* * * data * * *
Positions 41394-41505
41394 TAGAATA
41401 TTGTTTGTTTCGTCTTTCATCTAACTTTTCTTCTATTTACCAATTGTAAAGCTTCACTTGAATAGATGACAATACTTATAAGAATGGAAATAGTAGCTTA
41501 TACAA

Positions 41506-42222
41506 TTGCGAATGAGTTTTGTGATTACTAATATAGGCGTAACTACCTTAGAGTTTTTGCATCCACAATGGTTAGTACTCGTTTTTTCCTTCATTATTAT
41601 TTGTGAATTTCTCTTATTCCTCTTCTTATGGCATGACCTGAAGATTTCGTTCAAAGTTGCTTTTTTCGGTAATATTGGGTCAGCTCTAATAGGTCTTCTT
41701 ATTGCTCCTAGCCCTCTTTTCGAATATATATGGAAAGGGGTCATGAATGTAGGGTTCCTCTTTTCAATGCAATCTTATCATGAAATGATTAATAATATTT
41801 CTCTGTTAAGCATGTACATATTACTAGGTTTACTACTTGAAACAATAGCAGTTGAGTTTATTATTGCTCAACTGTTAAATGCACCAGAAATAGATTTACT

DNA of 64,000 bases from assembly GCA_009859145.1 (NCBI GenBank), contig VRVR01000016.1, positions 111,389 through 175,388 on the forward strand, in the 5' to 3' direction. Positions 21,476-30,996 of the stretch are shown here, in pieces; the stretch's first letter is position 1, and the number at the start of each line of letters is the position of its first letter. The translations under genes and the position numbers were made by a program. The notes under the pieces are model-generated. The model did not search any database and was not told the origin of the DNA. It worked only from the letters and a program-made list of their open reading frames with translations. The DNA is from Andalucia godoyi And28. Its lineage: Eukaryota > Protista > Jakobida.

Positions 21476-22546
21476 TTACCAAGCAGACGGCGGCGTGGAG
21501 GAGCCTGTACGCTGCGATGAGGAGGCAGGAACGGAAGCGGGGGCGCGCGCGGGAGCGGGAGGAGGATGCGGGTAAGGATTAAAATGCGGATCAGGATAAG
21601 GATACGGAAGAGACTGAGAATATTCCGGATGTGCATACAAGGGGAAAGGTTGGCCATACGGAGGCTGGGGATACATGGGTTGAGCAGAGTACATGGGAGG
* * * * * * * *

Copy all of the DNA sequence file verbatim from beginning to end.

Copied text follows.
Positions 41394-41505
41394 TAGAATA
41401 TTGTTTGTTTCGTCTTTCATCTAACTTTTCTTCTATTTACCAATTGTAAAGCTTCACTTGAATAGATGACAATACTTATAAGAATGGAAATAGTAGCTTA
41501 TACAA

Positions 41506-42222
41506 TTGCGAATGAGTTTTGTGATTACTAATATAGGCGTAACTACCTTAGAGTTTTTGCATCCACAATGGTTAGTACTCGTTTTTTCCTTCATTATTAT
41601 TTGTGAATTTCTCTTATTCCTCTTCTTATGGCATGACCTGAAGATTTCGTTCAAAGTTGCTTTTTTCGGTAATATTGGGTCAGCTCTAATAGGTCTTCTT
41701 ATTGCTCCTAGCCCTCTTTTCGAATATATATGGAAAGGGGTCATGAATGTAGGGTTCCTCTTTTCAATGCAATCTTATCATGAAATGATTAATAATATTT
41801 CTCTGTTAAGCATGTACATATTACTAGGTTTACTACTTGAAACAATAGCAGTTGAGTTTATTATTGCTCAACTGTTAAATGCACCAGAAATAGATTTACT

DNA of 64,000 bases from assembly GCA_009859145.1 (NCBI GenBank), contig VRVR01000016.1, positions 111,389 through 175,388 on the forward strand, in the 5' to 3' direction. Positions 21,476-30,996 of the stretch are shown here, in pieces; the stretch's first letter is position 1, and the number at the start of each line of letters is the position of its first letter. The translations under genes and the position numbers were made by a program. The notes under the pieces are model-generated. The model did not search any database and was not told the origin of the DNA. It worked only from the letters and a program-made list of their open reading frames with translations. The DNA is from Andalucia godoyi And28. Its lineage: Eukaryota > Protista > Jakobida.

Positions 21476-22546
21476 TTACCAAGCAGACGGCGGCGTGGAG
21501 GAGCCTGTACGCTGCGATGAGGAGGCAGGAACGGAAGCGGGGGCGCGCGCGGGAGCGGGAGGAGGATGCGGGTAAGGATTAAAATGCGGATCAGGATAAG
21601 GATACGGAAGAGACTGAGAATATTCCGGATGTGCATACAAGGGGAAAGGTTGGCCATACGGAGGCTGGGGATACATGGGTTGAGCAGAGTACATGGGAGG